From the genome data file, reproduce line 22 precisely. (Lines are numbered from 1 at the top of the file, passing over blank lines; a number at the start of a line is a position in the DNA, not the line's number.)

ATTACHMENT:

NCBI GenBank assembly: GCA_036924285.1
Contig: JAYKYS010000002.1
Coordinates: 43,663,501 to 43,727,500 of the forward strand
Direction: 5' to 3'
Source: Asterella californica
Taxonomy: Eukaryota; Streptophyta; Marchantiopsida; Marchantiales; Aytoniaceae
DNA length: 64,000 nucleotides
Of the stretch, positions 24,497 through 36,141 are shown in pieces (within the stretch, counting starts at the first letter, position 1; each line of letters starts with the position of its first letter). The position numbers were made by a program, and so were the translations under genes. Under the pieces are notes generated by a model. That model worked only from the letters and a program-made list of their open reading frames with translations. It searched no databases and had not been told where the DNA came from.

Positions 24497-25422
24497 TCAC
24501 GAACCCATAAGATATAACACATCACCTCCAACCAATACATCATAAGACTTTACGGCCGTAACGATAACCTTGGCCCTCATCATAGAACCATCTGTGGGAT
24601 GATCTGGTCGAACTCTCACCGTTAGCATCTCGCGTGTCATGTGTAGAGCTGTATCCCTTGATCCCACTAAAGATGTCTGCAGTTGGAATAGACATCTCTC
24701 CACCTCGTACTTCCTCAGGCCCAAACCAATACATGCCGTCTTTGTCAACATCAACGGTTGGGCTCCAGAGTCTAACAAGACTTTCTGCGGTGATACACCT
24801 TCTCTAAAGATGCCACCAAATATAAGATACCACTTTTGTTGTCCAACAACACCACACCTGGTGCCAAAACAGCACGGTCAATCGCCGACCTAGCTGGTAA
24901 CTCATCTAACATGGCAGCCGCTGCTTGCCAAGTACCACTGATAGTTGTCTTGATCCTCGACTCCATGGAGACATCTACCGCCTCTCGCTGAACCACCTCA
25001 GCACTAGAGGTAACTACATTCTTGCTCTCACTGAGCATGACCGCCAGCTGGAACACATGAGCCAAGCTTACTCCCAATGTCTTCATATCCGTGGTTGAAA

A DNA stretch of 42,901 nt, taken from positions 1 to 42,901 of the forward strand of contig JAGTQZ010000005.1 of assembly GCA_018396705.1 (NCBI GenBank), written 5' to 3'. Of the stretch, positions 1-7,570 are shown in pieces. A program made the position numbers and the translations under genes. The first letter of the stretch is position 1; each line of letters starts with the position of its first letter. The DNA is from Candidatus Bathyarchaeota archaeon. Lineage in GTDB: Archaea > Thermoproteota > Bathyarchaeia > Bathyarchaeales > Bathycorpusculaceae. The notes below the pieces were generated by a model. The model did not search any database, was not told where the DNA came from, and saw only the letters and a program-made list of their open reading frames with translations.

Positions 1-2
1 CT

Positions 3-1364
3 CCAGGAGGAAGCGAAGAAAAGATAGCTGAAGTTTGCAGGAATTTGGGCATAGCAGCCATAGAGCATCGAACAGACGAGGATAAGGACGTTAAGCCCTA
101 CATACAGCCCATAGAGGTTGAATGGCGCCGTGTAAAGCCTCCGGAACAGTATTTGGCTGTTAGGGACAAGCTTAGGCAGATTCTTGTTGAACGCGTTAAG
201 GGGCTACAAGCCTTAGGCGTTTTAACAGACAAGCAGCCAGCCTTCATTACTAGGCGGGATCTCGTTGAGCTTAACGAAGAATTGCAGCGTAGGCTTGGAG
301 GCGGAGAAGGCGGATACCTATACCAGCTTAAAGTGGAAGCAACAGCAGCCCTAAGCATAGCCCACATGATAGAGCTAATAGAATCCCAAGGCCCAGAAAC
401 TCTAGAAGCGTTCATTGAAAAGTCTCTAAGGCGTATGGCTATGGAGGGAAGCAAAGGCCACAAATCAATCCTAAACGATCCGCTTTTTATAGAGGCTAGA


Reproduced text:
101 CATACAGCCCATAGAGGTTGAATGGCGCCGTGTAAAGCCTCCGGAACAGTATTTGGCTGTTAGGGACAAGCTTAGGCAGATTCTTGTTGAACGCGTTAAG